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09-25-2008, 08:09 AM   #16
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That certainly sucks...

QuoteOriginally posted by audiobomber Quote
Here's what I found:

At 9 feet, the 18-250 has the same FOV as the 55-300 at 160 mm
At 30 feet, the 18-250 has the same FOV as the 55-300 at 200 mm
At about a mile, the 18-250 has the same FOV as the 55-300 at 230 mm

Picasa Web Albums - Dan - FL compare
does the Pentax equivalent do this as well?

Chers,
Cameron

09-25-2008, 08:23 AM   #17
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QuoteOriginally posted by Cambo Quote
does the Pentax equivalent do this as well?

Chers,
Cameron
Of course, it's the same lens. ALL internal focusing zoom lenses (that I've ever used) do this. Take a point of shoot with a super zoom and compare the field of view to an actual prime lens at it supposed focal equivalence -- it will do the same thing.

Lightweight, Macro capability, and faster focus come at costs.
09-25-2008, 09:50 AM   #18
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What confuses me is this entry in Wikipedia.

"An internal focus lens (sometimes known as IF) is a photographic lens design in which focus is shifted by moving the inner lens group or groups only, without any rotation or shifting of the front lens element. This makes it easy to use, for example, a screwed-in polarizing filter or a petal shaped lens hood. During macro photography, using an internal focus lens reduces the risk of the front of the lens accidentally hitting the subject during focusing as the front element does not move." Internal focusing - Wikipedia, the free encyclopedia

If you use the simple definition that the front element doesn't rotate, then the DA 55-300mm is an internal focus lens, and therefore not all IF lenses lose focal length at distances below infinity. I suspect the 55-300mm may be described as IF, and the reason it doesn't alter fov is because it is not a close-focus lens. The Tamron 70-300mm is a close focus lens, and it doesn't lose focal length, but it's not an IF lens because the front element rotates. I don't know anything about lens design, I'm just speculating based on a bit of research on the web.

Cameron, my 18-250mm is a Pentax. I'm not convinced there's any difference whatsoever in these lenses, including the coatings.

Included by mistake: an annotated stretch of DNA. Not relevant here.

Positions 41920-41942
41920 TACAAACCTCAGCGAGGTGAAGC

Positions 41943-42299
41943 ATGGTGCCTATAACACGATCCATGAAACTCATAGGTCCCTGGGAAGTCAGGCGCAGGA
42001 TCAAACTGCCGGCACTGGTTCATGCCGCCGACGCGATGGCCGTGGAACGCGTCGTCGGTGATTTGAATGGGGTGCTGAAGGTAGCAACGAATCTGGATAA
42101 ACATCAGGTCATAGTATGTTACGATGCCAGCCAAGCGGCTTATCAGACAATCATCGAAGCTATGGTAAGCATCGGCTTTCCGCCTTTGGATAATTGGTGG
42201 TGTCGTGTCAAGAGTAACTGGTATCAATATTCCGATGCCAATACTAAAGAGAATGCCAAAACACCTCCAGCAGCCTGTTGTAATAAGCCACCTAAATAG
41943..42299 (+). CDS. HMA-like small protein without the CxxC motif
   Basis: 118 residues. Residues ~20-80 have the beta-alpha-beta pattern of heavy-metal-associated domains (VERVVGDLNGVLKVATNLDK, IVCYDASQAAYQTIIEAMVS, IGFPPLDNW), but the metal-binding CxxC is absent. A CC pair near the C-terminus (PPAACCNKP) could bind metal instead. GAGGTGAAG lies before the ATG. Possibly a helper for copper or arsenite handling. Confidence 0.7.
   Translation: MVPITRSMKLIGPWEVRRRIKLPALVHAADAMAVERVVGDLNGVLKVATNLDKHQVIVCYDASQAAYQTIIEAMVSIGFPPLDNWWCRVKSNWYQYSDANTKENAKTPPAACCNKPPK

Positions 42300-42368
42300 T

09-25-2008, 02:19 PM   #19
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QuoteOriginally posted by audiobomber Quote
If you use the simple definition that the front element doesn't rotate, then the DA 55-300mm is an internal focus lens
That's not the definition, though - it has to not move at all. As in, the lens cannot extend during focusing. *Lots* of lenses don't rotate.

QuoteQuote:
therefore not all IF lenses lose focal length at distances below infinity
Do you know for sure that it doesn't? Most zooms do; the bigger the zoom range, the more they lose.

09-25-2008, 02:51 PM   #20
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QuoteOriginally posted by Marc Sabatella Quote
That's not the definition, though - it has to not move at all. As in, the lens cannot extend during focusing. *Lots* of lenses don't rotate.
OK, now I see. I missed the "shifting" part in the definition.

QuoteOriginally posted by Marc Sabatella Quote
Do you know for sure that it doesn't? Most zooms do; the bigger the zoom range, the more they lose.
I don't have any exact way to check that, but I guess I could compare the 55-300 vs the 50mm 1.4. If the 55-300mm is losing mm's it should show up. I really don't think it does. If it does, it's certainly nothing like the 18-250mm.
09-25-2008, 04:30 PM   #21
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Some of you guys seem really lost. It happens with every IF zoom lens, regardless of the brand. It is far more severe with high ratio lenses, so a 15x lens is going to be really misleading.

This is why the whole 250mm thing is so stupid, it's just a gimmick. You could save size, weight, cost and lost sweet bugger all from the long end if ya went with a 16-100 instead.

Not to mention 16-100 is FAR more useful, a 250mm long end that is really 170mm more often than not but is slow to boot is just annoying.
09-26-2008, 05:45 AM   #22
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QuoteOriginally posted by Alfisti Quote
Some of you guys seem really lost.
Yeah, I guess you knew everything about photography as soon as you touched a camera.

QuoteOriginally posted by Alfisti Quote
This is why the whole 250mm thing is so stupid, it's just a gimmick. You could save size, weight, cost and lost sweet bugger all from the long end if ya went with a 16-100 instead.
Would that be the SMC DA 16-100mm ED F/4.0 VAPORWARE lens?

The 18-250mm goes well beyond 100mm. Superzooms like the 18-250mm and the Nikon 18-200 VR are a type of lens that a lot of people want, especially coming from p&s. I don't use mine any more, but it's a handy thing to leave on the K100DS my wife uses, because she has no interest in changing lenses. For more sophisticated users a "walk-around zoom" provides just another choice in the bag.
09-26-2008, 09:03 AM   #23
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Back when I had the FA28/200 (tamron clone) I noticed about the same thing. When compared to my FA*200/2.8 at close range, the zoom had a much wider angle of view (@200 mm).

After reading and searching a lot, I discovered that zoom lenses (focal length) is given at infinity focus point. At any shorter distances, the focal length also shortens. In my case, I discovered that the 28/200 zoom at its shortest focus distance, was only 135 mm (@200mm setting).

I remember reading this facts some years ago, in a Popular Photography Magazine on an article about the Tamron 28-200 zoom.

Robert B.

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